Excerpt: "For years, the conventional wisdom was that natural gas was a good alternative to coal, producing half the carbon dioxide emissions per unit of energy when burned in a power plant. However, natural gas itself is mostly methane, a powerful greenhouse gas, and the conventional thinking didn't take into account methane emissions during the process of drilling for, producing and transporting natural gas."
By Ken Ward Jr.
CHARLESTON, W.Va. -- Earlier this month, when business boosters, community organizers and labor advocates gathered to brainstorm about diversifying the economy in West Virginia's coalfields, one alternative was mentioned over and over: The boom in natural gas production in the Marcellus Shale region of the state.
Over the past decade, West Virginia's natural gas production has more than doubled. Jobs in the industry have jumped by 55 percent.
The natural gas boom here and across the nation has brought climate change benefits. The continuing switch by power plant owners from coal to natural gas -- along with dramatic increases in renewable power generation -- has helped reduce carbon dioxide emissions from the U.S. electricity sector to their lowest levels since 1994.
West Virginia political leaders tout natural gas as the state's energy and economic future. They say the jobs will keep coming, and that spin-off businesses from natural gas production will eventually revitalize the state's chemical-making industry.
President Obama is targeting greenhouse emissions from coal-fired power plants as part of his plan to combat climate change. The administration has warmly embraced the natural gas boom, citing the switch from coal to gas for electricity generation as one way to combat climate change.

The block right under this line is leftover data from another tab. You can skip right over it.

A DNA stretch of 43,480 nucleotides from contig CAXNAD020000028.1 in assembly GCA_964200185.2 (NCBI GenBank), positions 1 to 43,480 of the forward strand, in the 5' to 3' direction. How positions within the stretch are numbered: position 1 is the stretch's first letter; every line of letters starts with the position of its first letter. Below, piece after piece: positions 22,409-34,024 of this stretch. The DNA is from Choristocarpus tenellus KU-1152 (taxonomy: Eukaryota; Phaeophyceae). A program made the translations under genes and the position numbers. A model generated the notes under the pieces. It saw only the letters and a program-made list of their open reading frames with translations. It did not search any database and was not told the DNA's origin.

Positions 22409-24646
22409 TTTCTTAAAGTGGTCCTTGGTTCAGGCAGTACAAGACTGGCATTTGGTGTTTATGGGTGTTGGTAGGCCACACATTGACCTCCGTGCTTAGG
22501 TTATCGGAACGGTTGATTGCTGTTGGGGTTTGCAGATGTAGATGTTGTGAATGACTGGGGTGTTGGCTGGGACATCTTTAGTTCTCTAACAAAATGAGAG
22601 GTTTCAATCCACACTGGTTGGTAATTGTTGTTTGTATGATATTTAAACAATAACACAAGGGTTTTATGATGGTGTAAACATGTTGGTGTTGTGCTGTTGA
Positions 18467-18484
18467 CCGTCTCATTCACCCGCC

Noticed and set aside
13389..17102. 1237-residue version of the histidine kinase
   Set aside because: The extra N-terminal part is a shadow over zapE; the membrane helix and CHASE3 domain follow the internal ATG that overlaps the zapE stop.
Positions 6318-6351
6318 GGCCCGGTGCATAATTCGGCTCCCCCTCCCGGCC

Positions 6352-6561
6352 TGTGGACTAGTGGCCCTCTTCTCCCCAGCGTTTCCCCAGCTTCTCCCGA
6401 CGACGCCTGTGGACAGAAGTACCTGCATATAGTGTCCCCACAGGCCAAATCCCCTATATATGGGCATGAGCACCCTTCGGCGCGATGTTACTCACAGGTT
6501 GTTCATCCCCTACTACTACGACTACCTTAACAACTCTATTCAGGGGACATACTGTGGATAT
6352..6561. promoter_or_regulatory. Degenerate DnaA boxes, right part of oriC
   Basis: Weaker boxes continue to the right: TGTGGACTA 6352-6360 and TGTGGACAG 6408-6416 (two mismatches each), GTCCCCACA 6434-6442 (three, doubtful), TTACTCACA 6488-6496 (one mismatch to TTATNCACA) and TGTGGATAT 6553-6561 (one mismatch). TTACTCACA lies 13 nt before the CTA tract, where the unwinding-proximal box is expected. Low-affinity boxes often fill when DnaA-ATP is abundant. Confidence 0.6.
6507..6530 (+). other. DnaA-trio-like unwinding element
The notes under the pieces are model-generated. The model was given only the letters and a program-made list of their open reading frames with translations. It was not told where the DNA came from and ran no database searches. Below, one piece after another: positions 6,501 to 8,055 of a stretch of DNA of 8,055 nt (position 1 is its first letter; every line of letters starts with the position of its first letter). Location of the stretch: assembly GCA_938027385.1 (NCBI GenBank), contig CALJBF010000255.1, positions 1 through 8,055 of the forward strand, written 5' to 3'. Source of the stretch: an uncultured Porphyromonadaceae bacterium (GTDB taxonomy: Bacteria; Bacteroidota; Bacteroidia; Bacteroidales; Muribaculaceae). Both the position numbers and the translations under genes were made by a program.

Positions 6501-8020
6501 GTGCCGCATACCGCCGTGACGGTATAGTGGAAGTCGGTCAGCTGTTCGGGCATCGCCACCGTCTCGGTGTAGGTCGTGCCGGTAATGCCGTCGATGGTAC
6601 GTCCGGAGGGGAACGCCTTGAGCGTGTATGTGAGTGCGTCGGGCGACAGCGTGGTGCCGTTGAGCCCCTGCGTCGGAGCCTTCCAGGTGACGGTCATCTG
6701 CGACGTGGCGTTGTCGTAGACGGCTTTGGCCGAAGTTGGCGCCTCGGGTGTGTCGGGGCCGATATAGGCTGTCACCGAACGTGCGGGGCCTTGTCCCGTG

However, despite some recent hopeful study results, questions continue about global warming pollution from natural gas. Some recent studies emphasize that gas might not be the best long-term climate solution.
As with coal, experts say any desire to continue using natural gas long into the future needs to include plans to widely deploy carbon capture and storage, or CCS, technology on power plants.
For now, West Virginia leaders may focus on natural gas as an economic savior but, before too long, they might have to face the same questions about the industry's greenhouse emissions as they are now confronting about coal.
In one new report, the Union of Concerned Scientists warned that continued increases in the use of natural gas for electricity generation too far into the future carries with it the risk of the worst consequences of climate change.